How is bowling like teaching?

Think about a 7-10 split in bowling. You aim right down the middle and knock over all the pins except for the two at the back corners. Happens to me all the time!

“The ball is the lesson, the pins are the kids. We aim for the middle. We do the best we can. The pins that are left standing we often have another chance to kind of get to them, but at the end of the day those two pins that are staring back at you are the kids who need the most support and the kids who need the most challenge. So, we end up choosing one and the other one is left standing.”

Watch below to hear how bowling really is just like teaching, and how a professional bowler can teach us a valuable lesson about inclusive education that you might not have thought about.

 

Shelley Moore is a teacher, researcher, consultant and storyteller in Vancouver, BC. If you haven’t heard of Shelley yet, then I’m pleased to be the one to introduce you! I was first exposed to Shelley’s online content during a PD session at my board and have since found her analogies, knowledge and passion to be extremely valuable for my own growth as an educator. Her research and work has been featured at national and international conferences and is constructed based on theory and effective practices of inclusion, special education, curriculum and teacher professional development.

For teachers both new and seasoned, Shelley offers video content as well as other online learning opportunities that are sure to bend the way you think and open your eyes to things you may not have thought of before. If you enjoyed this analogy, wait until you hear her use baked potatoes to explore scaffolding complexity. You’ll probably laugh along the way, too.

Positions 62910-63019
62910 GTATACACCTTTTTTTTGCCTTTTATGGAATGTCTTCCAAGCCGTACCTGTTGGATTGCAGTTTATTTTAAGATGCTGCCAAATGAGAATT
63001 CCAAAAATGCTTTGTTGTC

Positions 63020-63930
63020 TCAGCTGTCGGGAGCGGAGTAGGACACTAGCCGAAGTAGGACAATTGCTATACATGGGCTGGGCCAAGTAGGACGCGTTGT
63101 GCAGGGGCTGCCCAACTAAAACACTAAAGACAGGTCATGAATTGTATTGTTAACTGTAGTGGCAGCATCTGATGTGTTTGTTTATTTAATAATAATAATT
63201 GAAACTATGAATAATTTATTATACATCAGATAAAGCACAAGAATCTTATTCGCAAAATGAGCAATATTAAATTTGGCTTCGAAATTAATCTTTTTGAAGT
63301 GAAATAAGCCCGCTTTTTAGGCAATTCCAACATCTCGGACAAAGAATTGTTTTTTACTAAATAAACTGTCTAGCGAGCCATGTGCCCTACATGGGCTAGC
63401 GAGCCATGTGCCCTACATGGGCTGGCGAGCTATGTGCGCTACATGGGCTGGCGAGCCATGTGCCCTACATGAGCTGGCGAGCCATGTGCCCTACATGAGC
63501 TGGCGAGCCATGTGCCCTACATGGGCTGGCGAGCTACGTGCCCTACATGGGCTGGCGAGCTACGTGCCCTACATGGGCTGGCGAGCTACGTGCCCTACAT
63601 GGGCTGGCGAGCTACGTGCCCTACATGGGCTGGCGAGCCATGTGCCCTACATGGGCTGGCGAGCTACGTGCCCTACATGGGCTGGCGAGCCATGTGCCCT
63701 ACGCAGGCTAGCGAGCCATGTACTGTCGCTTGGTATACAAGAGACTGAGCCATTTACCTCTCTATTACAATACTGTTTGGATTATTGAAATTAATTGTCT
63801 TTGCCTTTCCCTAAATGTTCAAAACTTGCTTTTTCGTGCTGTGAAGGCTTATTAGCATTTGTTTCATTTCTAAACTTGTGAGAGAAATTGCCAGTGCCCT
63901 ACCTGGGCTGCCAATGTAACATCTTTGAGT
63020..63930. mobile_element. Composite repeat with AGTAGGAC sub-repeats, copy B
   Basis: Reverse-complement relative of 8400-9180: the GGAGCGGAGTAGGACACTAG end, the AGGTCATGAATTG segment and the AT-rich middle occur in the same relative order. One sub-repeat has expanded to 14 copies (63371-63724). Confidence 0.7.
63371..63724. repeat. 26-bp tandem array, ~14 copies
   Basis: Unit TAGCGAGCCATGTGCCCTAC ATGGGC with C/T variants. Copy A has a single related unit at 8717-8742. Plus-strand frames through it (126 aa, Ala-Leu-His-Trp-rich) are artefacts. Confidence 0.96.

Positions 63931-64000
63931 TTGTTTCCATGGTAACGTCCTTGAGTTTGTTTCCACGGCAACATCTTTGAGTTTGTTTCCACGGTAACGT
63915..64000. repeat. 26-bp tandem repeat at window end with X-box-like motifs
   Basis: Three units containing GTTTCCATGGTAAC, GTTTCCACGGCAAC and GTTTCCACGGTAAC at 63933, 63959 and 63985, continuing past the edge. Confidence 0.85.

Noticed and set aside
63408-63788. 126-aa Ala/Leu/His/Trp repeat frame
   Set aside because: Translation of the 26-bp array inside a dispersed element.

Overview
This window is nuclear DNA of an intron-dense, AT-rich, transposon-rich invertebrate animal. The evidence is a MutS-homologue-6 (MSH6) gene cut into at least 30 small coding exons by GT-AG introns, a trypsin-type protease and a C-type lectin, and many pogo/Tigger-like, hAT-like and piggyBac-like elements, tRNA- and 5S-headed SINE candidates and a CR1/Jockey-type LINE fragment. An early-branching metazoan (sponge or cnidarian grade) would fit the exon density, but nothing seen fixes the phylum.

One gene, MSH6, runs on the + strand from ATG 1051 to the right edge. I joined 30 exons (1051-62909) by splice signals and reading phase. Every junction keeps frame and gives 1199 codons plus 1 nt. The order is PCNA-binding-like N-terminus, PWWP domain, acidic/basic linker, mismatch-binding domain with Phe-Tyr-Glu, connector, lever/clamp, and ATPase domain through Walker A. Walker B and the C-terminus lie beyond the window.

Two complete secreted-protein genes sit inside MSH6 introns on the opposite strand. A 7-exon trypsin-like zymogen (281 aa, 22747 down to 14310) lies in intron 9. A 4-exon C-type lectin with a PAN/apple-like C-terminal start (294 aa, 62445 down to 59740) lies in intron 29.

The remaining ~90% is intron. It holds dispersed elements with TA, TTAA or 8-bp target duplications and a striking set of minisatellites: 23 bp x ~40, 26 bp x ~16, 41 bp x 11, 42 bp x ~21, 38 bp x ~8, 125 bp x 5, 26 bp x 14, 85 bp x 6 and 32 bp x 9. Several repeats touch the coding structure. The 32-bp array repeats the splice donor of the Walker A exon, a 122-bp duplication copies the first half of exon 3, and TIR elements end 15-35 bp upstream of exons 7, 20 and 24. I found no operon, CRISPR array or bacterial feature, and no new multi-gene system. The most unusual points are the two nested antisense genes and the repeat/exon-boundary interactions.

I hope you spend a few minutes checking out some of her content! I just couldn’t keep this fresh, entertaining and helpful resource to myself. You can follow Shelley Moore’s channel called Five Moore Minutes on Youtube, as @tweetsomemoore on Twitter, or at www.fivemooreminutes.com .

 

 

 

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Updated: June 15, 2020 — 4:38 pm

The Author

Laura Bottrell

Laura is a Grade 3/4 teacher with HWDSB. She holds a Bachelor of Arts in Youth & Children's Studies and is a Registered Early Childhood Educator. She believes in the power of play and inquiry-based learning, no matter the grade. With a passion for the arts, Laura is an advocate for the arts in education and is currently the director of a theatre performance program for Kindergarten aged students!

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